criticism. >> we have diversity in the state. i have already pointed out the result has been president obama getting elected twice. you take a community like waterloo, iowa. he has the whole african-american city council. you go to a town like west liberty. the entire community is from the latin x community. just this past year with our local city council school board and mayoral election and people of color are running for office and most of them winning. that gets back before the success that we had and point out the statement. the first black chair of the
major party here in iowa. i'm the first african-american representative from my county and city. i'm the first -- i have the distinction and honor of severing as the first black mayor of iowa city. we build upon that growing diversity and issues that diverse communities face across the country. we face them here in iowa as well. the nation has followed. we said, a black man, barrack obama could be and should be president of the united states. we lead iowa saying that love is love and who you chose to marry and start a family with is up to you and the rest of the country followed. decades before brown verses board of education iowa said schools will be intergraded.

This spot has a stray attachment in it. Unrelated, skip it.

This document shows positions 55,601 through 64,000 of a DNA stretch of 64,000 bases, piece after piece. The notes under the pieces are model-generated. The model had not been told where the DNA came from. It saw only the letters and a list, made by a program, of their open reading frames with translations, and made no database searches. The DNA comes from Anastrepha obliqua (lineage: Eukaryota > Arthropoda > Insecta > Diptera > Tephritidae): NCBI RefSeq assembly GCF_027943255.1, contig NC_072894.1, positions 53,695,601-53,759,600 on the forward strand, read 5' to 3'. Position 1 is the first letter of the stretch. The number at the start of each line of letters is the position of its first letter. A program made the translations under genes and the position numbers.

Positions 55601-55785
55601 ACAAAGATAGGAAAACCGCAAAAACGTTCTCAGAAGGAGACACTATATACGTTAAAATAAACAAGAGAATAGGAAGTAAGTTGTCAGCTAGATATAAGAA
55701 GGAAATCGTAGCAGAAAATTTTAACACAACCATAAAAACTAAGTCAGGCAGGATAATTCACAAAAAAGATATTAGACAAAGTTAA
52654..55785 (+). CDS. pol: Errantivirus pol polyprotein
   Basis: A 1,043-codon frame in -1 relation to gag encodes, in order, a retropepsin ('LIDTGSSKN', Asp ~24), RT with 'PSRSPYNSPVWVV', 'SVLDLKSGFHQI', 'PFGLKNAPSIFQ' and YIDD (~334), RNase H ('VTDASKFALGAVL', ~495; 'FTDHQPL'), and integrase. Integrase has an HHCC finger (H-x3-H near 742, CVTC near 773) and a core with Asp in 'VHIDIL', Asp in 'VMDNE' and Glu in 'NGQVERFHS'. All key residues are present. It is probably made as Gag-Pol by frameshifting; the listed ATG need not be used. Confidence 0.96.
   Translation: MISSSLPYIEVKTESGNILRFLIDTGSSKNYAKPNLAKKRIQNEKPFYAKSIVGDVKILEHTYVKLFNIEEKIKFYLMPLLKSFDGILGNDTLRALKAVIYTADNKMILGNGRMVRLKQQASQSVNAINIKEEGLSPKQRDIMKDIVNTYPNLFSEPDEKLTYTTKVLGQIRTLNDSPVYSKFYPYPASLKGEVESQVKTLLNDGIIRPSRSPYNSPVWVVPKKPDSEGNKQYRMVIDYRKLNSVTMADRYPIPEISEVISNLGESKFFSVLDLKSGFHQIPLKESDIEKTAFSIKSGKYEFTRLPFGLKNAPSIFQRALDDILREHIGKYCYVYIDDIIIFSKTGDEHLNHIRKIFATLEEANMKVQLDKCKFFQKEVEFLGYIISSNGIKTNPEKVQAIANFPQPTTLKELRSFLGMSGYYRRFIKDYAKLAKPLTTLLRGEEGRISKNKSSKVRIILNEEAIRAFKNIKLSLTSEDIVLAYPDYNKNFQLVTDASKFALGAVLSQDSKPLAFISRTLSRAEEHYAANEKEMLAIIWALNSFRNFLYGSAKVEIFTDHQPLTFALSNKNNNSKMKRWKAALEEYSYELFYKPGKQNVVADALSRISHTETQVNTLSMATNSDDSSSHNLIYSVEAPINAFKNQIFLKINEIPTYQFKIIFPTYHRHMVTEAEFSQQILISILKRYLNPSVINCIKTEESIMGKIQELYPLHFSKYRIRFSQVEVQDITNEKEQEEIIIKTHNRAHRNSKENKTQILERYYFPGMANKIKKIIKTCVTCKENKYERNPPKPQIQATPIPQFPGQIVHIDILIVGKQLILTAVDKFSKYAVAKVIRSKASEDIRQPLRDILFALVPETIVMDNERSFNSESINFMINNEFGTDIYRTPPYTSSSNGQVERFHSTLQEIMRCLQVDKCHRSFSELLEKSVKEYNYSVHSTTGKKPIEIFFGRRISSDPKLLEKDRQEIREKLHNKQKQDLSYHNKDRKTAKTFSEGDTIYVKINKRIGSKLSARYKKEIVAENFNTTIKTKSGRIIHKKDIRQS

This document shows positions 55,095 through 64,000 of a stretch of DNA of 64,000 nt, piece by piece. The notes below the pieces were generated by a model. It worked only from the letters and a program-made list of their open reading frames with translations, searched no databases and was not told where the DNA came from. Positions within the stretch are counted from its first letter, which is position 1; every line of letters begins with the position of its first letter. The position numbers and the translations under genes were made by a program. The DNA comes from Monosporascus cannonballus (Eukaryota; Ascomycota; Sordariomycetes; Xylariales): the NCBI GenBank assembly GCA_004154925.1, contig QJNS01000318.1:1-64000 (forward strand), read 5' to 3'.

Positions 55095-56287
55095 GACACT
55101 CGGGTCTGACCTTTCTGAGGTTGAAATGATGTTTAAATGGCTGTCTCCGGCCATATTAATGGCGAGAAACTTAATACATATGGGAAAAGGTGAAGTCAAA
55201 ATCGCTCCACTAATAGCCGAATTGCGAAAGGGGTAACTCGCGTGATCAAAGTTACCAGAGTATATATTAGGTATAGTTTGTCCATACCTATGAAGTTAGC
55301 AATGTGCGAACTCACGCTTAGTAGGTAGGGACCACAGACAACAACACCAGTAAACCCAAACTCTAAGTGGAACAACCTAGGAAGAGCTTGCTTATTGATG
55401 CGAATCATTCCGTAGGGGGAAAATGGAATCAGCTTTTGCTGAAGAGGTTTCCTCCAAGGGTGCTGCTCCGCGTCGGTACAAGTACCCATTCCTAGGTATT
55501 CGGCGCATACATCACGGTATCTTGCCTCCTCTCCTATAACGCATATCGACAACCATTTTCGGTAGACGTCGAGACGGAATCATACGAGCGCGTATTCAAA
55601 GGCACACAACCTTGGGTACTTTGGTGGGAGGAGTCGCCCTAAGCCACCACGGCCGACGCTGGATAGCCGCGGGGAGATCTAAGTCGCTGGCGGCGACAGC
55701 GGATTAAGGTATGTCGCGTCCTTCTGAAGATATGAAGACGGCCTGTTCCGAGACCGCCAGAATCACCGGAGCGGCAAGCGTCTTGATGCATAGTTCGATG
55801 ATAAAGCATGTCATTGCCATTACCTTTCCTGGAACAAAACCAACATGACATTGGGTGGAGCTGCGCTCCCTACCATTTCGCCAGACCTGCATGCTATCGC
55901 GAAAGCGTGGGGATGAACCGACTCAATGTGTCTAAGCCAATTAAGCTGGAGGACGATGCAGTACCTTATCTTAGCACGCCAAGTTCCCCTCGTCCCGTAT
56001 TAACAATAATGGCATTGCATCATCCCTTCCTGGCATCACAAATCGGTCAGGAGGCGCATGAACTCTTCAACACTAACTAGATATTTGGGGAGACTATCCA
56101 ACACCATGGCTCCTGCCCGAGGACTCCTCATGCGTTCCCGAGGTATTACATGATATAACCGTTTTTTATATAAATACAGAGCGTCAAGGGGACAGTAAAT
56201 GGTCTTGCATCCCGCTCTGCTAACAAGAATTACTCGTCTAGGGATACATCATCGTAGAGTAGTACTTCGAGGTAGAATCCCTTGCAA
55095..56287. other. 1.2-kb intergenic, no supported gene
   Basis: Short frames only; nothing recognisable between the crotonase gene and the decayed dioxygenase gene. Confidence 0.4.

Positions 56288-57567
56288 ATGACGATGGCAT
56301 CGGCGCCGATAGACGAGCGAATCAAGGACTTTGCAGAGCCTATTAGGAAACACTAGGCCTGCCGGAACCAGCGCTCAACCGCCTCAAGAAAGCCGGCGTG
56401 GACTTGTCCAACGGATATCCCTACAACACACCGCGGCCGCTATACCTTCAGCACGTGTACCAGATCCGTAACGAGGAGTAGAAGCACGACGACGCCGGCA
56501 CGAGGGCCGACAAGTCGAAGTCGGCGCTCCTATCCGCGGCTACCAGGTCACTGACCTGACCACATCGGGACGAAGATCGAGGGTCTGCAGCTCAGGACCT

that happened first here in iowa. the rest of the country followed. that's part of the case we'll make. >> we are coming up on the half hour. i'd like to thank you for attending this. we'll make sure you have access to our recording after this is over. i'd like to thank you for helping us get our story out. we'll continue to work for you
now, mr. president, there's only one way, only one way, to describe the supreme court's reported decision to overturn roe v. wade -- an abomination. such a decision, if it comes to pass, would be an utter abomination. women across america would suffer irreparable harm to their rights, their health, and their dignity. it will go down as one of the worst and most damaging opinions that the court has handed down in modern history, and the court would suffer a mortal blow to its reputation that i fear will last forever. yesterday i pledged that senate democrats will act on legislation to codify roe into law. it is vital that we act quickly